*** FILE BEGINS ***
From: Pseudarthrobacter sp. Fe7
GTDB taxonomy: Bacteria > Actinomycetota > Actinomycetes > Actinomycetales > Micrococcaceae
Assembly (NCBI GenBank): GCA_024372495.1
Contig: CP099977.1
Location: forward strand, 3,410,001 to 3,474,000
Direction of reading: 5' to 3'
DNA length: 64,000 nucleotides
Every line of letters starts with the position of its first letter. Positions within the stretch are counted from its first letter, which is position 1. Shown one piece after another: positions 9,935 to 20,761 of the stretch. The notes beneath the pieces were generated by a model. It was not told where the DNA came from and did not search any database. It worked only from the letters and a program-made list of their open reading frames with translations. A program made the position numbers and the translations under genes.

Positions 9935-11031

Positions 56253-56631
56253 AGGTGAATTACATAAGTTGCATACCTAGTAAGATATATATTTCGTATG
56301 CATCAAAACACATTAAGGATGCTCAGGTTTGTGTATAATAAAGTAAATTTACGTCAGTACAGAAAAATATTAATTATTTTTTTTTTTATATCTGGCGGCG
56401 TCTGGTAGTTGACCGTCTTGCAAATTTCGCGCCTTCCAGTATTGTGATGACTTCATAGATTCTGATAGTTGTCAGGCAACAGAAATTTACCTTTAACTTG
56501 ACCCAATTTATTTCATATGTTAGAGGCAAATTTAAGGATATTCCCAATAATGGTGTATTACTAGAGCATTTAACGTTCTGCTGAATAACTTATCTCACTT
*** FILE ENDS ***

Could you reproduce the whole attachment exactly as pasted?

From: Pseudarthrobacter sp. Fe7
GTDB taxonomy: Bacteria > Actinomycetota > Actinomycetes > Actinomycetales > Micrococcaceae
Assembly (NCBI GenBank): GCA_024372495.1
Contig: CP099977.1
Location: forward strand, 3,410,001 to 3,474,000
Direction of reading: 5' to 3'
DNA length: 64,000 nucleotides
Every line of letters starts with the position of its first letter. Positions within the stretch are counted from its first letter, which is position 1. Shown one piece after another: positions 9,935 to 20,761 of the stretch. The notes beneath the pieces were generated by a model. It was not told where the DNA came from and did not search any database. It worked only from the letters and a program-made list of their open reading frames with translations. A program made the position numbers and the translations under genes.

Positions 9935-11031

Positions 56253-56631
56253 AGGTGAATTACATAAGTTGCATACCTAGTAAGATATATATTTCGTATG
56301 CATCAAAACACATTAAGGATGCTCAGGTTTGTGTATAATAAAGTAAATTTACGTCAGTACAGAAAAATATTAATTATTTTTTTTTTTATATCTGGCGGCG
56401 TCTGGTAGTTGACCGTCTTGCAAATTTCGCGCCTTCCAGTATTGTGATGACTTCATAGATTCTGATAGTTGTCAGGCAACAGAAATTTACCTTTAACTTG
56501 ACCCAATTTATTTCATATGTTAGAGGCAAATTTAAGGATATTCCCAATAATGGTGTATTACTAGAGCATTTAACGTTCTGCTGAATAACTTATCTCACTT